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Clock Play

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Title: Clock Play  
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Subject: National Football League lore, Trick play, Dolphins–Jets rivalry
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Clock Play

The Clock Play, also known as the Fake Spike Game,[1] was an American football game played on November 27, 1994. The contest was played by the National Football League's Miami Dolphins and New York Jets[2] that featured one of the most famous comeback plays in league history.[3] Dolphins quarterback Dan Marino ran a trick play, pretending to stop the game clock but instead throwing a pass that scored the game-winning touchdown, ultimately giving Miami the 28–24 victory.

Summary

The game itself pitted the 7–4 Dolphins against the 6–5 Jets; entering this game the Dolphins and Jets led the AFC East, but all five teams in the division were within two games of the division lead; the Bills had fallen to 6–6 following a Thanksgiving Day loss in Detroit while the Patriots had begun a late-season surge following victories over the Vikings and San Diego and were 5–6 facing the 5–6 Colts that same Sunday. The Jets were coming off a victory at Minnesota while the Dolphins had suffered back-to-back losses to Chicago and Pittsburgh.

The Jets raced to a 17–0 lead before the Dolphins got on the board on Dan Marino's touchdown to Mark Ingram, but misfired on a two-point conversion. The Jets scored again on Johnny Mitchell's touchdown catch before Marino found Ingram again, and this time, connected on another two-point conversion try, this one going to Irving Fryar. In the fourth Boomer Esiason was intercepted for the first time; this set up a third Marino-to-Ingram score. The Dolphins blitzed Esiason and Tim Bowens forced a fumble recovered by the Jets; this forced a Jets punt, but O. J. McDuffie fumbled the punt to the Jets. The Jets drove to the Miami 38 with six minutes remaining but Esiason was intercepted again. The Jets forced another Dolphins punt, but with 2:34 to go J. B. Brown of the Dolphins picked off Esiason again.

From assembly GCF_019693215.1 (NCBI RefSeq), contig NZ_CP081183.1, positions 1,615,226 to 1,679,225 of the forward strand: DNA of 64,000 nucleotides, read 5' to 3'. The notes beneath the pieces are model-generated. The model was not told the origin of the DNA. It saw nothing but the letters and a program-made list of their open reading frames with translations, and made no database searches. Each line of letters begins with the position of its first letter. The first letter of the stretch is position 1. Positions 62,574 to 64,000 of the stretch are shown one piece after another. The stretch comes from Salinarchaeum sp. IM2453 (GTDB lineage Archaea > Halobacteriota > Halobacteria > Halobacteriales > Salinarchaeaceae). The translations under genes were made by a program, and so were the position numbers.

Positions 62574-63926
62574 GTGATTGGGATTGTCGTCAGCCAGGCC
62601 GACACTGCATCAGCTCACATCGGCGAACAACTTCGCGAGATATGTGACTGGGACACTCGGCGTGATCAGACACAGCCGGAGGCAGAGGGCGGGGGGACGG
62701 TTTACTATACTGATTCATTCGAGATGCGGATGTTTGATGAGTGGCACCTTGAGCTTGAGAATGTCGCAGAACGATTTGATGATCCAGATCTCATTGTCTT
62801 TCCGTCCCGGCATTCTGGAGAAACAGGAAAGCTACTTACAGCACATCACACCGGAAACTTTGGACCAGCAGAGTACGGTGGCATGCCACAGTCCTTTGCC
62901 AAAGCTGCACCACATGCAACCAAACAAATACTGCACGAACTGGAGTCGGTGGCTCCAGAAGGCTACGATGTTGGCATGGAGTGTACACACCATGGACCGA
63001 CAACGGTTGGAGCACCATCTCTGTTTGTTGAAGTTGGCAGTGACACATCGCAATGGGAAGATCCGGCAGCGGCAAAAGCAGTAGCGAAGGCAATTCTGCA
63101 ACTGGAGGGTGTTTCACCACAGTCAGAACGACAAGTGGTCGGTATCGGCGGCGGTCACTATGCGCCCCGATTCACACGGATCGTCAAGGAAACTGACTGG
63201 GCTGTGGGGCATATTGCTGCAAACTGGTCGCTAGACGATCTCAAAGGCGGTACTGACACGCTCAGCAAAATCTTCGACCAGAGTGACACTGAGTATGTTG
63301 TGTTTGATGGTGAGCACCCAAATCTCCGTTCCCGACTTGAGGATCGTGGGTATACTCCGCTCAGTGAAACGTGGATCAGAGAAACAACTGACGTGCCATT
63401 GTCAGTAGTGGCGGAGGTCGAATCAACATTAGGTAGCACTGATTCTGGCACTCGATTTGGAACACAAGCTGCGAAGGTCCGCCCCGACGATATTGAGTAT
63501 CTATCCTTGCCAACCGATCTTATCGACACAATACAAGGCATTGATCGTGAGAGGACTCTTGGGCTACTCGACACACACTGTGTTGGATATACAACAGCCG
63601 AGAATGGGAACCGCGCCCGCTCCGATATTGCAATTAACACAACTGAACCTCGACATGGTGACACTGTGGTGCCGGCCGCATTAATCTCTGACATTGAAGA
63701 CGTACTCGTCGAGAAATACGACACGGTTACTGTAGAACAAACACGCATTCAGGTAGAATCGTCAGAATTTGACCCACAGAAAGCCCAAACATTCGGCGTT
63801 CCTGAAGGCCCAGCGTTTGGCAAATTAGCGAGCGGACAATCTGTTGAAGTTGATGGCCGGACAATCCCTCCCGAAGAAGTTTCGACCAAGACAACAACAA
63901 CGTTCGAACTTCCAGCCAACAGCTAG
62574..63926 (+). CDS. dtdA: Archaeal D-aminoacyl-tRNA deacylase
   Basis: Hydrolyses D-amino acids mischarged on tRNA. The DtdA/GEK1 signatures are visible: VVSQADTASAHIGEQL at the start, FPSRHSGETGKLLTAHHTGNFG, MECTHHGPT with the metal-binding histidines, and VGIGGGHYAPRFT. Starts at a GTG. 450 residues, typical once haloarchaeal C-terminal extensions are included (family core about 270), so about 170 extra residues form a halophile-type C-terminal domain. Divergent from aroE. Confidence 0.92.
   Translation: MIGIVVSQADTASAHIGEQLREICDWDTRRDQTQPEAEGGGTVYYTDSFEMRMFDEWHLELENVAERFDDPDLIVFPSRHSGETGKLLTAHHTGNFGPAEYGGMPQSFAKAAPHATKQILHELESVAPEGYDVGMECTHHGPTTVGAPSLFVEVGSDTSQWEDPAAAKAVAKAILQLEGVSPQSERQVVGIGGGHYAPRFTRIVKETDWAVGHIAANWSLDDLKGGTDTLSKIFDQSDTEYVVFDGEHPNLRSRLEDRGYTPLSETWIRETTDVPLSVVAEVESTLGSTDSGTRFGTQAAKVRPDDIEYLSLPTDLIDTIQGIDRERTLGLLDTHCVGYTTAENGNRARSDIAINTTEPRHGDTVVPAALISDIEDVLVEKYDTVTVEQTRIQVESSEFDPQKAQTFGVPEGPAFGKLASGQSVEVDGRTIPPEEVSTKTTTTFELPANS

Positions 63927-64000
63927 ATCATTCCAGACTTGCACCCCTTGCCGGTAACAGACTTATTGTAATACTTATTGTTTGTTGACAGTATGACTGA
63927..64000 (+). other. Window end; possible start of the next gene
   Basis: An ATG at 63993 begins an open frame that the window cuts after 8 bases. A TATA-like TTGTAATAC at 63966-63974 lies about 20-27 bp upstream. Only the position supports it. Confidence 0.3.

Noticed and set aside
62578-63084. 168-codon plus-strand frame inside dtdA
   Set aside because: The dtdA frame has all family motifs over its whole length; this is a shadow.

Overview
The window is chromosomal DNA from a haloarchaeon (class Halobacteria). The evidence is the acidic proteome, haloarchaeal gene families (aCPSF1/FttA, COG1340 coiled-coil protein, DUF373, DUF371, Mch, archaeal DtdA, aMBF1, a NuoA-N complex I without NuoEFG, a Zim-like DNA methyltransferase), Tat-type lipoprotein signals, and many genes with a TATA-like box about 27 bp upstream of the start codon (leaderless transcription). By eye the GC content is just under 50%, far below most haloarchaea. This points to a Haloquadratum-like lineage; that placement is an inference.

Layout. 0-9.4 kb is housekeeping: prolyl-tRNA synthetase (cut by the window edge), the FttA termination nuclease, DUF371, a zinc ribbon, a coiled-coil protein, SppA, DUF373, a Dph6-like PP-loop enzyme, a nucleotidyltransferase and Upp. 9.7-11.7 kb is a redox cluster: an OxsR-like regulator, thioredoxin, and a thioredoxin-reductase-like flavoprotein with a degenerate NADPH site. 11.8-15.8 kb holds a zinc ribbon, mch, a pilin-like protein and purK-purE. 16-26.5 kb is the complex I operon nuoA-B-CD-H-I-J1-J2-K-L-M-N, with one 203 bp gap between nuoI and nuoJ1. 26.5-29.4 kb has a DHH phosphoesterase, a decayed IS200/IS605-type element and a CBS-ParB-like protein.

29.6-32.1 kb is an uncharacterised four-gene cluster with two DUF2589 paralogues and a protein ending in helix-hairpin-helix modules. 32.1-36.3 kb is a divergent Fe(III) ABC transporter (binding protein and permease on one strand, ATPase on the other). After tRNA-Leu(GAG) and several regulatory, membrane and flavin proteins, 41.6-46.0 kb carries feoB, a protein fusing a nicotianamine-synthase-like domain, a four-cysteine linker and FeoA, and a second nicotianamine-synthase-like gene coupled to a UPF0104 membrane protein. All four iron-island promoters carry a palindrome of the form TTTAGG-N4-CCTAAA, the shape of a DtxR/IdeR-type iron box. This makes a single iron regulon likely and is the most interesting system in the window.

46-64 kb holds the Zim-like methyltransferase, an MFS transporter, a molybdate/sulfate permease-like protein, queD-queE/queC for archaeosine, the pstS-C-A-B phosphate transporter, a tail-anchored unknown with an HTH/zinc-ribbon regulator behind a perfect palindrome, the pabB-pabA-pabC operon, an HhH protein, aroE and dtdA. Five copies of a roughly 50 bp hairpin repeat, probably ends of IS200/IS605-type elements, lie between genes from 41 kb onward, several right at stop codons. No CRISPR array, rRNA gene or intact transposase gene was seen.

With 30 seconds remaining in regulation and trailing 24–21, the Dolphins had the ball at the Jets' 8-yard line with only one timeout. Running to the line of scrimmage, Marino nodded to Ingram and yelled "Clock! Clock! Clock!" and motioned that he was going to spike the ball to stop the clock. The Jets defense, anticipating a spike, relaxed. Marino took the snap; instead of spiking the ball, he dropped back to pass, while Ingram ran to the corner of the endzone with rookie Jets cornerback Aaron Glenn biting on the fake. With the Jets caught off-guard, Marino threw the pass to an open Ingram in the front-right corner of the endzone.[4] The play was brought to Miami earlier in the year by backup quarterback Bernie Kosar, and Dolphins coach Don Shula decided it was the right time to use the trick play.[5]

The 28–24 victory moved the Dolphins to 8–4 and despite subsequent losses to Buffalo and Indianapolis the 10–6 Dolphins edged the 10–6 Patriots, who had won their last seven games, for the division title (winning on a season sweep of New England), the twelfth in the team's history. The Dolphins lost in the Divisional round against the San Diego Chargers, 22–21.

The comeback was Marino's 29th in his career, and fifth against the Jets.[6]

Aftermath

The Jets, meanwhile, went into a tailspin. Coach Pete Carroll called the loss "staggering." [1] It proved to be more than that. The loss set off the Jets' second straight December collapse, they would not win another game for the rest of the season. Carroll was fired after the season, but the Jets' slump continued under his successor, Rich Kotite; they would win only four games during Kotite's two seasons.[5]

See also

References

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